Start together – then separate.
“One is inside
then outside what one has been inside
One feels empty
because there is nothing inside oneself
One tries to get inside oneself
that inside of the outside
that one was once inside
once one tries to get oneself inside what
one is outside:
to eat and to be eaten
to have the outside inside and to be
inside the outside”
While knots can be complicated to untangle they don’t always hold. Just a few years after publishing Knots (1970), his study of relationships through monologue and dialogue, R.D. Laing developed another book that traced exchanges between his two children. In the introduction to Conversations with Adam and Natasha (1977), Laing rejects the knot as relationship model in favour of the interweave – two or more subjects brought into proximity but not collapsed together or confused for the other.
In her introduction to the second collection of published interviews about her practice, Trinh T. Minh-ha describes the opening of the interval:
“Intervals allow a rupture with mere reflections and present a perception of space as breaks. They constitute interruptions and irruptions in a uniform series of surface; they designate a temporal hiatus, an intermission, a distance, a pause, a lapse, or gap between different states; and they are what comes up at the threshold of representation and communication – what often appears in the doorway…”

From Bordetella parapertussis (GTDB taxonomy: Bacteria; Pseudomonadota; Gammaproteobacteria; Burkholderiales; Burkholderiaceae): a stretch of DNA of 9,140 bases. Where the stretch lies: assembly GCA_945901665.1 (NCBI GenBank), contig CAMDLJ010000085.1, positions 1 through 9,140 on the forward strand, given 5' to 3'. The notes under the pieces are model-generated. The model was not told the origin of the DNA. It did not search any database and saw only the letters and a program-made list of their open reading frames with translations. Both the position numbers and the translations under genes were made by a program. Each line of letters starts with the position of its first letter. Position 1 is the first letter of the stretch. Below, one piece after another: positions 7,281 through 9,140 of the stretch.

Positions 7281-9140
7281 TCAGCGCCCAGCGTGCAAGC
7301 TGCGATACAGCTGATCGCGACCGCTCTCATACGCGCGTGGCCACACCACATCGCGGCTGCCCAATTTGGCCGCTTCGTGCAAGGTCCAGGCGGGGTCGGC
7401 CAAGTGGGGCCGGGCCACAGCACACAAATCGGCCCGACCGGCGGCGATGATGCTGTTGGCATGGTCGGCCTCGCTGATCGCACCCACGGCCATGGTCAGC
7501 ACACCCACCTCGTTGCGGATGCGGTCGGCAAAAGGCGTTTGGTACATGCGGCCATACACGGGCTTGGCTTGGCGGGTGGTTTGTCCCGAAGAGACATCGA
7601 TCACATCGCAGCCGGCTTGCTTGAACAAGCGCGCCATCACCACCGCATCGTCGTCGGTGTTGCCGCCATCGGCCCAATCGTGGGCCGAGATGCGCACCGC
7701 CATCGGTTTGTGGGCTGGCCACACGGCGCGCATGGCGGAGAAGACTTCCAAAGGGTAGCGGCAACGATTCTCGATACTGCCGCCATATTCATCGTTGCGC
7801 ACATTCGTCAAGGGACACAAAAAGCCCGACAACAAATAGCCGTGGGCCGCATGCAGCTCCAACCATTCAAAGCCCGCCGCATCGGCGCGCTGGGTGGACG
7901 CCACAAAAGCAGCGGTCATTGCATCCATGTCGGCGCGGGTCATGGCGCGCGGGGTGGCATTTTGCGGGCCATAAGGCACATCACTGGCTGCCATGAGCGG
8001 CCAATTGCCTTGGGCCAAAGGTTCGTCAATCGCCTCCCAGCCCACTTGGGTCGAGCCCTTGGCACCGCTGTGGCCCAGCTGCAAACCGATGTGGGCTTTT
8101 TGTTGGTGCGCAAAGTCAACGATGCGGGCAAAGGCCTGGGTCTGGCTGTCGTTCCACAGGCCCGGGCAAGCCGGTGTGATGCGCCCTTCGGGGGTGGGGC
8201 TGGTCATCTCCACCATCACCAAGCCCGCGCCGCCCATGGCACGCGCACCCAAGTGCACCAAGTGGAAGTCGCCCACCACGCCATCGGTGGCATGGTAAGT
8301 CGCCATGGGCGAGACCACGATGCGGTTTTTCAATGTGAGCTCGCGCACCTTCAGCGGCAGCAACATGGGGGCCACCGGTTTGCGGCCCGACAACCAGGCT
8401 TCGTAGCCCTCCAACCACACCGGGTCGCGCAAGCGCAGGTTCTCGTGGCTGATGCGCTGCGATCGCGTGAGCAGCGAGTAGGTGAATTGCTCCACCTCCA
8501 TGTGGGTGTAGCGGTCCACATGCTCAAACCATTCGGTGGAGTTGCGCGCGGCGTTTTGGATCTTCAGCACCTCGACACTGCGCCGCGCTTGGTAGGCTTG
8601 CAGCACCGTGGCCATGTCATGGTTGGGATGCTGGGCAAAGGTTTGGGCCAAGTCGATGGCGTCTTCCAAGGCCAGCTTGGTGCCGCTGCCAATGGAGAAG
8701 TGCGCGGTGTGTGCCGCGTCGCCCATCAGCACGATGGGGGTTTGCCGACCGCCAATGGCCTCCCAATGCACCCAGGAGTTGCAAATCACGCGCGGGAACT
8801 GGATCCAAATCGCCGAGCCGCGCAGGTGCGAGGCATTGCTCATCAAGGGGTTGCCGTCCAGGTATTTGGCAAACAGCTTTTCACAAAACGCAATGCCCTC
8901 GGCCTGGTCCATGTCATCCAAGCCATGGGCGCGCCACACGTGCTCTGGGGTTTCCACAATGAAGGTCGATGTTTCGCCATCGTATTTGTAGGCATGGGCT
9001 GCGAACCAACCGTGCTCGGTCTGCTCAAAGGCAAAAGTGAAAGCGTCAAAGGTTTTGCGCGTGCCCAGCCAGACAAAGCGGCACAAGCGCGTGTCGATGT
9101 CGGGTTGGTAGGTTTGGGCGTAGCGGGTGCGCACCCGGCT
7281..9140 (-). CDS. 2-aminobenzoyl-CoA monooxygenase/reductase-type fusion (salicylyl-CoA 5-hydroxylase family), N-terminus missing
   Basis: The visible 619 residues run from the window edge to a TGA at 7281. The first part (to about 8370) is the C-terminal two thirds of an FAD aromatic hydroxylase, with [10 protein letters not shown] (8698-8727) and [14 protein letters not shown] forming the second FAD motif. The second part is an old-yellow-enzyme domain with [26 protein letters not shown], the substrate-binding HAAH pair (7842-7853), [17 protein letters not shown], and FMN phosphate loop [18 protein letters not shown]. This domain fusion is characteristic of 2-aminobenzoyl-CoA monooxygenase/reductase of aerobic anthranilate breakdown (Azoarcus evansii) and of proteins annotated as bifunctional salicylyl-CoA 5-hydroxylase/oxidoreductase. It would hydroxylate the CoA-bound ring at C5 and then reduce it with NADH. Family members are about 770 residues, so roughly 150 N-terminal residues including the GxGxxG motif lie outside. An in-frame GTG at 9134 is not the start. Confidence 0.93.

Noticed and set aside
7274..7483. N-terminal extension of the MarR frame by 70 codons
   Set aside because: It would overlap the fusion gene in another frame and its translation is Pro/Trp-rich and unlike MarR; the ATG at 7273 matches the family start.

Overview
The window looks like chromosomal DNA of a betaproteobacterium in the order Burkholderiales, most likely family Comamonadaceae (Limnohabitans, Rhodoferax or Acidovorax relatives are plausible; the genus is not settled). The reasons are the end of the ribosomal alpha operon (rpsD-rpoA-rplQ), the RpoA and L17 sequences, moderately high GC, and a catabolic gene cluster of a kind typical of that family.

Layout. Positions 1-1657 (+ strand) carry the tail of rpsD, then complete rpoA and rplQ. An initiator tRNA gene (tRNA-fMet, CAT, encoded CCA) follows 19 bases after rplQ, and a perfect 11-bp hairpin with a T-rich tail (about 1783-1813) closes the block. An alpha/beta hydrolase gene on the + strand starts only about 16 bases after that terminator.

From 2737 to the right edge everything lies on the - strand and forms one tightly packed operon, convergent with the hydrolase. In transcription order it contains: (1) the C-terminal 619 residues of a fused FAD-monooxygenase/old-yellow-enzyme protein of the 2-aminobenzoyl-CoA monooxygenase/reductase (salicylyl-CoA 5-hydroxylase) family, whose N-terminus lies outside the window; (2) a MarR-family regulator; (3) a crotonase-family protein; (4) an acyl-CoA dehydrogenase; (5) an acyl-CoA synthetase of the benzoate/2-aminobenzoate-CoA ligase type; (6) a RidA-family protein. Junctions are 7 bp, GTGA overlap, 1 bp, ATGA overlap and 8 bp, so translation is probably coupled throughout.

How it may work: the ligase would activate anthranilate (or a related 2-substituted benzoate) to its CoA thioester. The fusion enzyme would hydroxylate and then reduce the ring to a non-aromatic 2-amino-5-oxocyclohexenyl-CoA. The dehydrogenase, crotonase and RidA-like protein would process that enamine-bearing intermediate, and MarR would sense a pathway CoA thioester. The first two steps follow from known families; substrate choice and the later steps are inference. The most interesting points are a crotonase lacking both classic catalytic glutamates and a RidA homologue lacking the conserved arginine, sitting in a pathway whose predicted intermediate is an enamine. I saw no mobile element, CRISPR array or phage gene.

As engaged by Emre Hüner, Jen Hutton, Steffani Jemison, Steve Kado, Anne Low, Josephine Pryde and Hassan Sharif, both interweave and interval act as caesurae – interruptions in an artwork, pauses that produce spaces where there can be a presence that is our own.
Jacob Korczynski is an independent curator and the editor of Andrew James Paterson’s Collection/
Join us Saturday December 2 at 2:30pm for a public conversation with Anne Low and Jacob Korczynski. Admission is free and all are welcome.